Make 2018 Your Bravest Year Yet!

-Written by Anna Abrell, Board Member of DevelopHer –

Interested in overcoming fears, challenges and making this year your bravest year yet?

Whether you’re looking at making that next career progression, or you’re keen to try something new – sometimes a bit of courage and support is what will help us over the finish line!

At DevelopHer, we excited to share with you our latest announcement in partnership with The Bravest Path. We’re are offering an exclusive 6-month coaching programme to challenge and support members of our community to be ‘your bravest self’ in 2018. The program will culminate in sharing your stories of courage to the DevelopHer community of where you have shown up, be seen and lived bravely in 2018.

We’ll select 12 applicants to experience the Daring Way TM development based on the ground-breaking research of Dr Brené Brown with 4 online development sessions and 4 one-to-one Skype coaching sessions. Through the programme, you can expect a journey that will help you come away with a greater understanding of yourself, so you can start living brave and taking action towards a more fulfilled, joyful and connected life.

To apply, please fill out the application form here and attach your CV and application documents! Application deadline is Thursday, 1st March 2018.


This programme will help you:

  • take steps to realise your aspirations and make changes in your life
  • feel braver and more confident
  • have greater clarity on your purpose and areas that make your life meaningful
  • act authentically in a way that’s consistent with your values
  • understand whose opinion really matters to you, and let go of pleasing others
  • have a greater self-awareness of what holds you back and what moves you forward
  • feel more connected to a network of other brave women within DevelopHer

Read more about the coaching programme in detail here.

Stop, Collaborate and Listen

There’s been a lot going on behind the scenes at DevelopHer over the past few weeks. We are building a new website, planning our launch party, autumn events, and continuing to build on our partnerships with some awesome UK and European initiatives.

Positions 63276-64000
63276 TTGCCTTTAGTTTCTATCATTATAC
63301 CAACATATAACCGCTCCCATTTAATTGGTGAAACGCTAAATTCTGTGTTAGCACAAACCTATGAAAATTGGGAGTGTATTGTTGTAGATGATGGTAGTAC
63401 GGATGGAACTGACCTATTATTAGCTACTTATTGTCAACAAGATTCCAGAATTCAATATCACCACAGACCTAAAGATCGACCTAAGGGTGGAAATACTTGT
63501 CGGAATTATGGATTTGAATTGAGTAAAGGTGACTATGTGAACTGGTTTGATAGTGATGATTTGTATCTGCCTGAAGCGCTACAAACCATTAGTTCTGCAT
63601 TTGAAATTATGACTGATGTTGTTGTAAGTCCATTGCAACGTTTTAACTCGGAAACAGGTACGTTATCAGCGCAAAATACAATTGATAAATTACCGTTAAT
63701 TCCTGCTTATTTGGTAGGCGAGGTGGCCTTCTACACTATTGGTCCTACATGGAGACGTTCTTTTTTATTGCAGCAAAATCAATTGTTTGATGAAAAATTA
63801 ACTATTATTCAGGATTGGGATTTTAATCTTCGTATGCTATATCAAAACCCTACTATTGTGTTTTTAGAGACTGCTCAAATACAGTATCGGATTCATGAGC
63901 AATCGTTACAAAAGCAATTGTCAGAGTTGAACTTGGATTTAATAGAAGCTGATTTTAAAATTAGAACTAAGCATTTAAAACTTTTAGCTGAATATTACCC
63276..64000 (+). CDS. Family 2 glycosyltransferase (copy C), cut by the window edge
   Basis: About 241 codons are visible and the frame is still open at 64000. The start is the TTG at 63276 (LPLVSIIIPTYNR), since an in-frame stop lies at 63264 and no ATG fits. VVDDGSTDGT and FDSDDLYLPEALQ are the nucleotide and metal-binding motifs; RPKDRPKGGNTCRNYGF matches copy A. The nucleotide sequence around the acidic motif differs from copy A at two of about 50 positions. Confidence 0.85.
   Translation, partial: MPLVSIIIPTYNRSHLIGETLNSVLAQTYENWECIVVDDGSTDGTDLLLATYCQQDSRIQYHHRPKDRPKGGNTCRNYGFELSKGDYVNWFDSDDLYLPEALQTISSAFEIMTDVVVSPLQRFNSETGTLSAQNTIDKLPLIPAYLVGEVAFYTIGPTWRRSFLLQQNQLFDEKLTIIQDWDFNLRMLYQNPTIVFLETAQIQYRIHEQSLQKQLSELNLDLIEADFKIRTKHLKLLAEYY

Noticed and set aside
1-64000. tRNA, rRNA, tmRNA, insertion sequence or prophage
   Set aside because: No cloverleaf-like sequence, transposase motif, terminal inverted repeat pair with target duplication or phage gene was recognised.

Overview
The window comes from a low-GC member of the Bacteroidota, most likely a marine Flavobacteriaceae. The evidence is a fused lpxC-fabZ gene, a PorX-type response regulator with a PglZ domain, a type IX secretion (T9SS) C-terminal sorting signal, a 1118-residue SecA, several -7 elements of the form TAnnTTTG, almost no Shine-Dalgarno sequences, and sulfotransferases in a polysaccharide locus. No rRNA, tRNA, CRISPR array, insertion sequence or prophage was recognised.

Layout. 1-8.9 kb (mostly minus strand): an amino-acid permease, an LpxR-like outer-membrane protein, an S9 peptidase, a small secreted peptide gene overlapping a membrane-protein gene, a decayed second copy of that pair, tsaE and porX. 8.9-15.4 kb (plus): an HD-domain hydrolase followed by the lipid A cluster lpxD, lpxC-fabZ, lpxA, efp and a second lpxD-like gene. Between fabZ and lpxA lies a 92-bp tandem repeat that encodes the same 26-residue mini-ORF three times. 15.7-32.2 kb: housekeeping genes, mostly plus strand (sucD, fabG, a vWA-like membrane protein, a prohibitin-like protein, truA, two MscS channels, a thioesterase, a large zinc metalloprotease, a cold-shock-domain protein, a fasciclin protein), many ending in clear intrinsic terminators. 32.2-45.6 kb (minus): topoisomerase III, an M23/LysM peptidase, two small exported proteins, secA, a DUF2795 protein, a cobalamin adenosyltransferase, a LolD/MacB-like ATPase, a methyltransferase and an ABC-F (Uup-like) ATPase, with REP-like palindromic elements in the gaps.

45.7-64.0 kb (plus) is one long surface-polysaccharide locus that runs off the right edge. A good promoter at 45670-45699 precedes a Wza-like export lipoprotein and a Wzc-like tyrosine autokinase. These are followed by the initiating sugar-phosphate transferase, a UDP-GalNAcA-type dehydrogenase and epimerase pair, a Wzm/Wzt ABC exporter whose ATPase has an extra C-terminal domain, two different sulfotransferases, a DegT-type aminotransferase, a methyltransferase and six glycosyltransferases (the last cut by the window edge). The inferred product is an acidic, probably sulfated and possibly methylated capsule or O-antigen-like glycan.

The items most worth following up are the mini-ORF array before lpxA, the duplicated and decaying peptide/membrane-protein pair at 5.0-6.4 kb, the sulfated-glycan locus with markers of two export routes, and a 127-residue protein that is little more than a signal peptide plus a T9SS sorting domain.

We are committed to elevating women in technology and to pursue our mission of supporting women in professional, personal and political opportunities we’d like to expand our network. As firm fans of collaboration within the community we’ve grown great relationships with a number of organisations including Geek Girl Meetup, Blooming Founders, and Women Who Code and want to continue to seek out and partner with other organisations with similar values.

If you know of any other groups, initiatives or organisations you think we should get to know or events we should share, please put us in touch via .

One of our newest partnerships is with SyncDevelopHER, an East Anglian initiative committed to promoting gender equality in technology. The awesome organisation is behind the DevelopHER Awards; showcasing the East Anglian technology industry’s leading female talent. The next Awards are in Ipswich on 30th November 2016 and tickets are available now . We’re excited to be working together with them and hope to partner on bringing their East Anglian based event to London in the near future.

Coming up we invite you to join us on 20th September at the prestigious Royal Geographical Society as we collaborate with WOW Talks bringing our mentoring experience to  WOW Talks:Women In Tech. Please use code developherwow2016 for £10 off.

As ever, to stay in the know for all things DevelopHer including our launch party please keep an eye on twitter and subscribe to our mailing list HERE.

Team DevelopHer

Founder talk: Aurore Hochard

Aurore Hochard Taskhub

Every month, we catch up with one of London’s brilliant startup founders.

We caught up with Aurore Hochard this week to find out more about her entrepreneurial journey and her startup Taskhub,  the online marketplace for local services. We admire that she worked as a teacher in the US and the UK before deciding to change her career, even though she had no tech background!

Q: How did you come up with your idea?